Our results demonstrate that all participants recognize the need for desirable prevention of sexual violence against transmigrants. We identified important barriers in tertiary prevention practices, i.e. psychosocial and judicial referral and long-term follow-up, and in secondary prevention attitudes, i.e. active identification of victims. Existing services for Moroccan victims of sexual violence do not yet address the sub-Saharan population. Thus, transmigrants are bound to rely on the aid of the civil society.
Discussion of methods
Initially, our sampling aim was to include first-line healthcare workers confronted with both the Moroccan as well as the sub-Saharan population. However, in the field, these inclusion criteria appeared to be too vigorous and unrealistic, as there seem to exist two parallel circuits in which respectively sub-Saharan healthcare workers see sub-Saharan patients, and Moroccan healthcare workers see predominantly native Moroccan patients. Only a few Moroccan healthcare workers active within the public sector also work in an NGO and have experience with both populations. Therefore, recruitment was refocused on key-persons and key-organizations specialized in either sexual violence in general in Morocco, or in healthcare for sub-Saharan transmigrants in Morocco.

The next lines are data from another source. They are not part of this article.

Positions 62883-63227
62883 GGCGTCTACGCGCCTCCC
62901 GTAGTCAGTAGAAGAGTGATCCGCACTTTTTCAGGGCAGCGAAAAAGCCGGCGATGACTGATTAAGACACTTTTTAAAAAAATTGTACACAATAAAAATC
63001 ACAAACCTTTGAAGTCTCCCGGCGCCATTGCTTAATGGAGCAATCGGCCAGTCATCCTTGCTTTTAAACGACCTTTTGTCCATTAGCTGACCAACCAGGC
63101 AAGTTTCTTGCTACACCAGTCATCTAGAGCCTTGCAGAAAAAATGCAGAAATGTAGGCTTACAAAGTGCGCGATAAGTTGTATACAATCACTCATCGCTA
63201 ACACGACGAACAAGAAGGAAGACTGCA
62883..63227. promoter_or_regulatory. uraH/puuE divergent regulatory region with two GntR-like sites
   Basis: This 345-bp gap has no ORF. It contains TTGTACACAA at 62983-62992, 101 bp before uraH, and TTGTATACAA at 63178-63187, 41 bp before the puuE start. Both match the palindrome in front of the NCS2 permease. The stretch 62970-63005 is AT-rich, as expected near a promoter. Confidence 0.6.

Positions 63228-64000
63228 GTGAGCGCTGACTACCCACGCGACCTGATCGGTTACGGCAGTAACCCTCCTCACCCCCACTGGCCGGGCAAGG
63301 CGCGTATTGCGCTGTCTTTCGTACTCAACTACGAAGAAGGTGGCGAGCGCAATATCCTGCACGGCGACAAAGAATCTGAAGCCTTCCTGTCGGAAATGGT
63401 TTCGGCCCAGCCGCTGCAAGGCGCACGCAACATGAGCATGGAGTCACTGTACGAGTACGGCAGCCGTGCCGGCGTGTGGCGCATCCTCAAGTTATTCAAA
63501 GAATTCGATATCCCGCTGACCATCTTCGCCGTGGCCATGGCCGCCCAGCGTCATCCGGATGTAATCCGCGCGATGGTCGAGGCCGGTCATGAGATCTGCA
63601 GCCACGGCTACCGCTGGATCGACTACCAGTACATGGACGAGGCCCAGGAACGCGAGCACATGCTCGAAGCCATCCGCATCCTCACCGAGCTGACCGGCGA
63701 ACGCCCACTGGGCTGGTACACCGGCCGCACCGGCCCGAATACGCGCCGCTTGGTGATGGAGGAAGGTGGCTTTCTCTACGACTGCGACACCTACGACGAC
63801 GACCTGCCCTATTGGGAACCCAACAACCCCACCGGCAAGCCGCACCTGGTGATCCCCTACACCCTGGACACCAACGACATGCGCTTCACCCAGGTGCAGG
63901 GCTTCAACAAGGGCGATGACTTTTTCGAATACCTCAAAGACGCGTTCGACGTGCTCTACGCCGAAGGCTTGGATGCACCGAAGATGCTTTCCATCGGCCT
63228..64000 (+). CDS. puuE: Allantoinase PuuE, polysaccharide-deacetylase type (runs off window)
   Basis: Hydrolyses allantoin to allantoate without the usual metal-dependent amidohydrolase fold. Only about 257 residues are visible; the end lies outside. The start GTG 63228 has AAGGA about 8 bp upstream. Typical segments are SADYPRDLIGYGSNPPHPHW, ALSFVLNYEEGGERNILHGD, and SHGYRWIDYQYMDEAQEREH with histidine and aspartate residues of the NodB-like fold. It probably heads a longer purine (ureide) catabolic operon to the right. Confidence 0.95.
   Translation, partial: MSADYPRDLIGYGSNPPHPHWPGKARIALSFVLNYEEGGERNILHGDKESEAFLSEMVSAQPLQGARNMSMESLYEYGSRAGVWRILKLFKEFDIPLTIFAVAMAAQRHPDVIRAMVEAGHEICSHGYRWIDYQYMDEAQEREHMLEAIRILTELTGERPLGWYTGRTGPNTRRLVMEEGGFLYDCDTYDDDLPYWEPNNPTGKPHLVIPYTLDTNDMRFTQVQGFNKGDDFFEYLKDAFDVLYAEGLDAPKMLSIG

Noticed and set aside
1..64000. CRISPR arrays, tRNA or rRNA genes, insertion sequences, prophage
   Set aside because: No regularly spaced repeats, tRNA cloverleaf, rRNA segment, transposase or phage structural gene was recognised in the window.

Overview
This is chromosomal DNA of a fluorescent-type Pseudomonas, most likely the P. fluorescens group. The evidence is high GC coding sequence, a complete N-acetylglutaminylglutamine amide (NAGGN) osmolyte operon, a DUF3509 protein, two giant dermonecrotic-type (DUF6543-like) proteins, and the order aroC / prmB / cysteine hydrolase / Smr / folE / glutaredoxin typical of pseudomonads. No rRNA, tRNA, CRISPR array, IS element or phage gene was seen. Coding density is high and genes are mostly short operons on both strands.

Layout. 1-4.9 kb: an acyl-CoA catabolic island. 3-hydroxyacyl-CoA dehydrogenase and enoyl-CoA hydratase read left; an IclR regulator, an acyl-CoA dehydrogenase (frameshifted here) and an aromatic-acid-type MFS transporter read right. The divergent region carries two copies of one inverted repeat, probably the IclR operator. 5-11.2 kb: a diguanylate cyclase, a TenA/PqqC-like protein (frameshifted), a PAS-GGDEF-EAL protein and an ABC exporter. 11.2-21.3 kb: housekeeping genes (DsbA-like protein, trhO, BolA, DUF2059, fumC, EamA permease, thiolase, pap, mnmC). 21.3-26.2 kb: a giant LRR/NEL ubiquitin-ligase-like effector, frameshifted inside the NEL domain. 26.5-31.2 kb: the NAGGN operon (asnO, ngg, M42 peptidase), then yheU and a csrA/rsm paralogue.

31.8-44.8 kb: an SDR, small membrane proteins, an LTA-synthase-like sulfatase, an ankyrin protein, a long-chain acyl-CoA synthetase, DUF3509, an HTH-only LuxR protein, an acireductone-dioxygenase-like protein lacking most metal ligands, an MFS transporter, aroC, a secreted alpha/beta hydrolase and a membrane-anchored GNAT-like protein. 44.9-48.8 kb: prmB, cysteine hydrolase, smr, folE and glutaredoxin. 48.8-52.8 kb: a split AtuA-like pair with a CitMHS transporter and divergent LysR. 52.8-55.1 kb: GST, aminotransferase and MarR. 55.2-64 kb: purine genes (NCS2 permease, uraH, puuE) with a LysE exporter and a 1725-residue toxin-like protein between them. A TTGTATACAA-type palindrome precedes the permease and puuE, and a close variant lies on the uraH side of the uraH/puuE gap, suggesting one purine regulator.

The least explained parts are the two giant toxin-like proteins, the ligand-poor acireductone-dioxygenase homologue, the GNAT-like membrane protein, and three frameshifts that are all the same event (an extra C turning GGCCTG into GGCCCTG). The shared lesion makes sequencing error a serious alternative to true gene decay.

Despite extensive recruitment efforts in all 4 cities, only one fourth of the responding healthcare workers that were included, are operating outside of Rabat. This reflects a relatively higher density of services for sub-Saharan transmigrants in the capital.
For Moroccan patients as well as for transmigrants, the organization of the Moroccan network engaged in reproductive and sexual health lacks transparency and structure. This lack hampered the search for participants and resulted in a false early saturation of sampling. At the end of the period of field research, however, some new actors turned up. The high rate of non-responders and of refusals from the public healthcare sector, due to a reported lack of experience with sub-Saharan patients or with sexual violence in general, consequently results in an underrepresentation of the public healthcare sector. This can be seen as important information, as this might reflect lack of knowledge, taboo, anxiety and low accessibility, especially bearing in mind the high prevalence of sexual violence in Morocco .